The disruptions leaves many parents scrambling to find child care, creating a sense of chaos at the start of 2022.
Published On 3 Jan 2022
Amid the Omicron variant pushing coronavirus infections to record-high levels in the United States, thousands of schools – including in some major cities – have delayed scheduled return to classrooms following the holiday break or switched to remote learning.
The sheer number of cases has alarmed health officials with hospital systems in many states already strained. Maryland, Ohio, Delaware and Washington, DC, are all at or near record COVID-19 hospitalisation rates.
Dr Anthony Fauci, the nation’s top infectious diseases expert, said the US has been seeing almost a “vertical increase” of new cases, now averaging 400,000 cases a day, with hospitalisations also up.
“We are definitely in the middle of a very severe surge and uptick in cases,” he said on Monday. “The acceleration of cases that we’ve seen is really unprecedented, gone well beyond anything we’ve seen before.”
The developments come as the Omicron variant appears to be far more contagious than previous iterations, but may be less virulent than Delta. And the latest school disruptions, left many parents scrambling to find child care – adding to a broadening sense of chaos in the first few days of 2022.
“There’s a lot of COVID out there … it’s going to be a bumpy start,” said Michelle Smith McDonald, director of communications and public affairs for the Alameda County Office of Education.
In New Jersey, which has seen some of the highest case rates of any state in recent weeks, most urban districts have implemented virtual classes to start the new year, including Newark, which has nearly 38,000 students.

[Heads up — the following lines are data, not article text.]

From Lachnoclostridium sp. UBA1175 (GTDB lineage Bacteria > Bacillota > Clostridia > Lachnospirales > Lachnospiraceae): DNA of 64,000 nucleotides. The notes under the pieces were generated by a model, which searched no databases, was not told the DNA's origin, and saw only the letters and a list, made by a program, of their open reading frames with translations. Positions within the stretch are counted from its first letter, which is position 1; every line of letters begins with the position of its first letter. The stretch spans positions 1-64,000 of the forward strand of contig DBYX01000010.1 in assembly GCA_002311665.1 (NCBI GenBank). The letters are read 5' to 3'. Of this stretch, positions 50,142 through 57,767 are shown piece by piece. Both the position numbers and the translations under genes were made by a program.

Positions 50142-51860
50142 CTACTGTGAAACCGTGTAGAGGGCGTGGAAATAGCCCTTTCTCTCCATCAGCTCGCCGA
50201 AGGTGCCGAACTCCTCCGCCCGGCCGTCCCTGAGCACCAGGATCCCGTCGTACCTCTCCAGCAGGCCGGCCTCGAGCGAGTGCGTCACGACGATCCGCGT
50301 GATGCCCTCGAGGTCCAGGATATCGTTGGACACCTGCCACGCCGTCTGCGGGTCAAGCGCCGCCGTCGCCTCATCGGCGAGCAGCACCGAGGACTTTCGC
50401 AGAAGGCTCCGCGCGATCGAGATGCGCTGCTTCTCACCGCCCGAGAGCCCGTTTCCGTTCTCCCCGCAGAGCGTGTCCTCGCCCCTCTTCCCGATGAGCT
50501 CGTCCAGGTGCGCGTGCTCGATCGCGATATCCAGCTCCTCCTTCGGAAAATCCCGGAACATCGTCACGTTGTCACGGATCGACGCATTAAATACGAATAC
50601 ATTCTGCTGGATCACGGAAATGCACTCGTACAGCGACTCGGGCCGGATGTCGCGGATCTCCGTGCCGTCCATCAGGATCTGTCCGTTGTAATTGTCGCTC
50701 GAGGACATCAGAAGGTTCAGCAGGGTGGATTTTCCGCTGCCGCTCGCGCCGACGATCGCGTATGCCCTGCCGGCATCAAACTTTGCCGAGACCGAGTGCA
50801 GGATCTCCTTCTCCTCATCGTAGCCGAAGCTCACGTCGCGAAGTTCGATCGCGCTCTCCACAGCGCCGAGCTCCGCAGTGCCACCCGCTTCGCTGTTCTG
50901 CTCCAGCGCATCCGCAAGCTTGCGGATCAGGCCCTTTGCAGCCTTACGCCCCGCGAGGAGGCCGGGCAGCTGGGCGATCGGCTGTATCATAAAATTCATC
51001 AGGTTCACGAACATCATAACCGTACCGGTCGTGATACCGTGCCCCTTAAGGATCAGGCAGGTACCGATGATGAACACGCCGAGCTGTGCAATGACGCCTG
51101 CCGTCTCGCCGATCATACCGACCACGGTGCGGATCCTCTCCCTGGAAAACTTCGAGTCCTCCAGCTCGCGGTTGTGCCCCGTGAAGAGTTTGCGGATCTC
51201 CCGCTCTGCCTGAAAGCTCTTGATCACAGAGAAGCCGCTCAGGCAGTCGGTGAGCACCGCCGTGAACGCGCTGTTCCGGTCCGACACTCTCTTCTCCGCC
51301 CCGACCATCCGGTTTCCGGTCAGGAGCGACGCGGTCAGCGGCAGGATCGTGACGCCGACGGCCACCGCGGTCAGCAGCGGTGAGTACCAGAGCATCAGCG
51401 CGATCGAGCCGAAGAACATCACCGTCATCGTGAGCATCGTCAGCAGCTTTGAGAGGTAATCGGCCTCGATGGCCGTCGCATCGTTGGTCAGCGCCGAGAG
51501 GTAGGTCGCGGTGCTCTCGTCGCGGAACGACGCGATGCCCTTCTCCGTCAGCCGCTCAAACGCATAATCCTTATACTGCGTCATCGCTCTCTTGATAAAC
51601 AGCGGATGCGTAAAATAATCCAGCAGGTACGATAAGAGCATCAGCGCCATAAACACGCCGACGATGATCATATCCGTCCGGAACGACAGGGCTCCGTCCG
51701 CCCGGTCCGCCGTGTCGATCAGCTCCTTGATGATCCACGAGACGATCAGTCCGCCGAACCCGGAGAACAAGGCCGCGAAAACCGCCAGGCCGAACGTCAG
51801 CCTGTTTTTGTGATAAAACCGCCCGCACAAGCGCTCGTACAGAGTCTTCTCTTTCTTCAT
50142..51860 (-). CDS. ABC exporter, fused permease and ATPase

In the state of Wisconsin, Milwaukee’s public school system announced on Sunday that its more than 70,000 students would switch to virtual learning on Tuesday due to a rise in COVID infections among staff members. in Ohio, Cleveland’s schools have also gone remote, while Detroit, Michigan cancelled classes through Wednesday.
Some school systems are using testing to try to stave off further delays. In Washington, DC, all staff and 51,000 public school students must upload a negative test result to the district’s website before coming to class on Wednesday. Parents can pick up rapid tests at their school or use their own.
Similar efforts are under way in California, which pledged to provide free home-test kits to all its six million K-12 public school students.
New York City schools, the largest district in the country, reopened as planned on Monday but with more testing for its nearly one million students. Instead of quarantining an entire classroom if one person tests positive, all students in the class will be given rapid at-home tests to use over the next seven days.
The full impact of the Omicron surge on the country’s school districts may not be clear until next week. Already parents and administrators are struggling to implement changing guidance and figure out how many shots staff and older teenage students need to be considered fully vaccinated.
The US Food and Drug Administration on Monday authorised the use of a third dose of the Pfizer and BioNTech COVID-19 vaccine for children ages 12 to 15, and narrowed the time for all booster shots by a month to five months after the primary doses.